Randy, I have a question about Reformed Epistemology. In this Question of the Week, Dr. Craig essentially says that Plantinga’s model for warranted Christian belief boils down to this conditional:
(1) If Christianity is true, then there are no successful de jure objections to Christian belief.
He then says that we know that the antecedent of this conditional is true because we do experience the witness of the Holy Spirit. But, there seems to be a problem here. In order to say that our experience of the Spirit’s witness (non-inferentially) warrants our belief that Christianity is true, we have to assume that the consequent of that conditional is true, right?
It might not be fair to say that Reformed Epistemology is question-begging, but this certainly seems to be an unusual consequence of the theory. What are your thoughts on the matter? Do you think that it is question-begging?
This is an awesome question, and certainly worthy of more exploration. I think William Alston’s work in Perceiving God lends a lot of help to this issue. I do not think it is question-begging, for the heart of the issue is not how we convince someone else God exists and Christianity is true, but how we ourselves know our experience of God and Christianity is veridical (and hence that Christianity is true and God exists).
The idea is that this experience of God, which would include the Spirit confirming in us these things are true (Rom. 8:16), is an immediate experience, in the literal sense of the term. That is, there is nothing that comes between the experience itself and our perception of that experience. If it is the case that the experience is immediate, then one does not need to first examine all (or even any) de jure objections to Christianity. This is because there is no mediate between the experience and veridical perception. Only if one has a defeater for the experience itself would one be in trouble. But, as with most (if not all) truly immediate perception, it’s really impossible to “get outside of” the perception. This works both ways: proving it and proving it false both fail.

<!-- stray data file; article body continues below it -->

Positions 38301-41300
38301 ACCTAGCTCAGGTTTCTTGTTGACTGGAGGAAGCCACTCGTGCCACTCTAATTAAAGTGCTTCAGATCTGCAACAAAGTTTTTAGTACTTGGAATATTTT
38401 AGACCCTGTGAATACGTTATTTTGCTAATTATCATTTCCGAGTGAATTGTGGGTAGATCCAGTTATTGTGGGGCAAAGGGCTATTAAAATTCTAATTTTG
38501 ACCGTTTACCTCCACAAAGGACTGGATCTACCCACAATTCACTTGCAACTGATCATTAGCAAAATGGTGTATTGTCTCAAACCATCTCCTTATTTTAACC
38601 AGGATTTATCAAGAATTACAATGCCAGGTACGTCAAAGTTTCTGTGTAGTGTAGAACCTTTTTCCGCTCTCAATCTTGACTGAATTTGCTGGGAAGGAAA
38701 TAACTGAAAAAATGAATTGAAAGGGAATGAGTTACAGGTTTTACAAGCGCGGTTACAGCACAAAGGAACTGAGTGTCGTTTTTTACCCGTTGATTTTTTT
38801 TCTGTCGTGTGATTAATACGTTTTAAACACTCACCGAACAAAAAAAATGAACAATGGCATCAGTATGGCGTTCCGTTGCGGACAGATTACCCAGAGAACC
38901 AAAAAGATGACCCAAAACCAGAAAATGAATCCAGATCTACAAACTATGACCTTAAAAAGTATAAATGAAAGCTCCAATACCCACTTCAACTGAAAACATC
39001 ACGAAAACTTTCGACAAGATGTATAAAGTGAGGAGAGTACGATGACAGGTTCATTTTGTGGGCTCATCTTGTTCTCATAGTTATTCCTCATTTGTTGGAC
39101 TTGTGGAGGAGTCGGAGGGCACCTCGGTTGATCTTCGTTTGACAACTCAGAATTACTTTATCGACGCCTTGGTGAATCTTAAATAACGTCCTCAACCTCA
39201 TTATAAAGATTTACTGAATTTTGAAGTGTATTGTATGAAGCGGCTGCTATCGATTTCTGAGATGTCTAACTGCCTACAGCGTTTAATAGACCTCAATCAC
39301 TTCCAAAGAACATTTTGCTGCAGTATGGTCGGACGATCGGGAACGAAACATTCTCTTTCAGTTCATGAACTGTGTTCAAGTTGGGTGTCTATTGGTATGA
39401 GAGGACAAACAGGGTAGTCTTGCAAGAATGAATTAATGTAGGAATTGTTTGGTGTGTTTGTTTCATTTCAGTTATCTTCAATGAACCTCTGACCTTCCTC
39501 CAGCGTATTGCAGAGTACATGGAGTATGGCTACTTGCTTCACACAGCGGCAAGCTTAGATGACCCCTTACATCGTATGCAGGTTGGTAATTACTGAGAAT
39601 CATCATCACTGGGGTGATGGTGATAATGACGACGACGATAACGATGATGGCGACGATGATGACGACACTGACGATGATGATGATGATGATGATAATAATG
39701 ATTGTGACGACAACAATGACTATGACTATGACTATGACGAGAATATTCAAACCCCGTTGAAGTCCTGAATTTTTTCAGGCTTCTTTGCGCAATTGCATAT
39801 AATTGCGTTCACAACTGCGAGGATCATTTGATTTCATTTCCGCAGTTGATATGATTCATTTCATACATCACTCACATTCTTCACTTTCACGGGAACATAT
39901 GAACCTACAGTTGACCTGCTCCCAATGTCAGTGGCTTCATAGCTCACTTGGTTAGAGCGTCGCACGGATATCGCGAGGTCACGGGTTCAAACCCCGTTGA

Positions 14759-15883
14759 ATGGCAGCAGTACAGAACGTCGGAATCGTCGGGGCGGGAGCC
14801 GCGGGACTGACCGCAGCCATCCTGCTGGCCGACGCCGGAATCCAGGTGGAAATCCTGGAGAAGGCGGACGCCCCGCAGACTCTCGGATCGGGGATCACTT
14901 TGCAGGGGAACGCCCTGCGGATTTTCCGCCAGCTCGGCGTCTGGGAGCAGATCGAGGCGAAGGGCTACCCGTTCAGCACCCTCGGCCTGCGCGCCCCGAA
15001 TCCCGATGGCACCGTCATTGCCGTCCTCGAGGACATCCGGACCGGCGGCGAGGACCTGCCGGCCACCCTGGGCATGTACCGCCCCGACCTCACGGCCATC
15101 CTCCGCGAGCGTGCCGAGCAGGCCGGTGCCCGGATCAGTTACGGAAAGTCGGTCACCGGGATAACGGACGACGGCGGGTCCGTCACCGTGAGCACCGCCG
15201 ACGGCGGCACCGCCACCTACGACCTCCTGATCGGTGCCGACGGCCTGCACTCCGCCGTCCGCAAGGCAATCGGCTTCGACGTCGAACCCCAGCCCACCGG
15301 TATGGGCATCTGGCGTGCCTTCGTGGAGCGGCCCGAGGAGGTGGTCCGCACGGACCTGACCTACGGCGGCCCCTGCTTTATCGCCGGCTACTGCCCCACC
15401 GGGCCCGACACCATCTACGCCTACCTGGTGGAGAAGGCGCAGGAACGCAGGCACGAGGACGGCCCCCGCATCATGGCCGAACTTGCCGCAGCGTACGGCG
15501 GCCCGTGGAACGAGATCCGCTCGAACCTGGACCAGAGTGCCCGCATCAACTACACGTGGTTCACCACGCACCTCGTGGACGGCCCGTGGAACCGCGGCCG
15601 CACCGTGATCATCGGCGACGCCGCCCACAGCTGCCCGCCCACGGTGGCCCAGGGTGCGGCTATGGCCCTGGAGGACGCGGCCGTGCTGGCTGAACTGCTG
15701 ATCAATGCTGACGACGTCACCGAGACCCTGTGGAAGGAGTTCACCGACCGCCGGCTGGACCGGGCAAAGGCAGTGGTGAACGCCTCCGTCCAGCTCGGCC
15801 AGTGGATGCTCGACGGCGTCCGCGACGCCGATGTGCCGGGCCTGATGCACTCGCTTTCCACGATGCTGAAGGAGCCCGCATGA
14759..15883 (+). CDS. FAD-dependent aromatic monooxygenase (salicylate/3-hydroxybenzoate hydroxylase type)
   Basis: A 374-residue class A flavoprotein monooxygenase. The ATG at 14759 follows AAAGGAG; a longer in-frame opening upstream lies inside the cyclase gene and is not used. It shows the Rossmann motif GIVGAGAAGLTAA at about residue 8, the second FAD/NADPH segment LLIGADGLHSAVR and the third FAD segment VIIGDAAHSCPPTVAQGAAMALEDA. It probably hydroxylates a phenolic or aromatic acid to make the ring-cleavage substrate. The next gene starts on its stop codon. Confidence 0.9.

The idea is that if Christianity were true, then in order to come up with de jure objections one must hold them in light of the fact the Spirit is working, which surely doesn’t work. But if one holds this immediate experience, he can’t very well know that he is not having such an experience! In any case, while it won’t work to convince anyone, I do find it interesting as a sort of weak justification for the Christian to himself; it is a way of knowing. As a result, this immediate experience and knowledge of the Holy Spirit literally will never be defeated.
Randy Everist blogs at Possible Worlds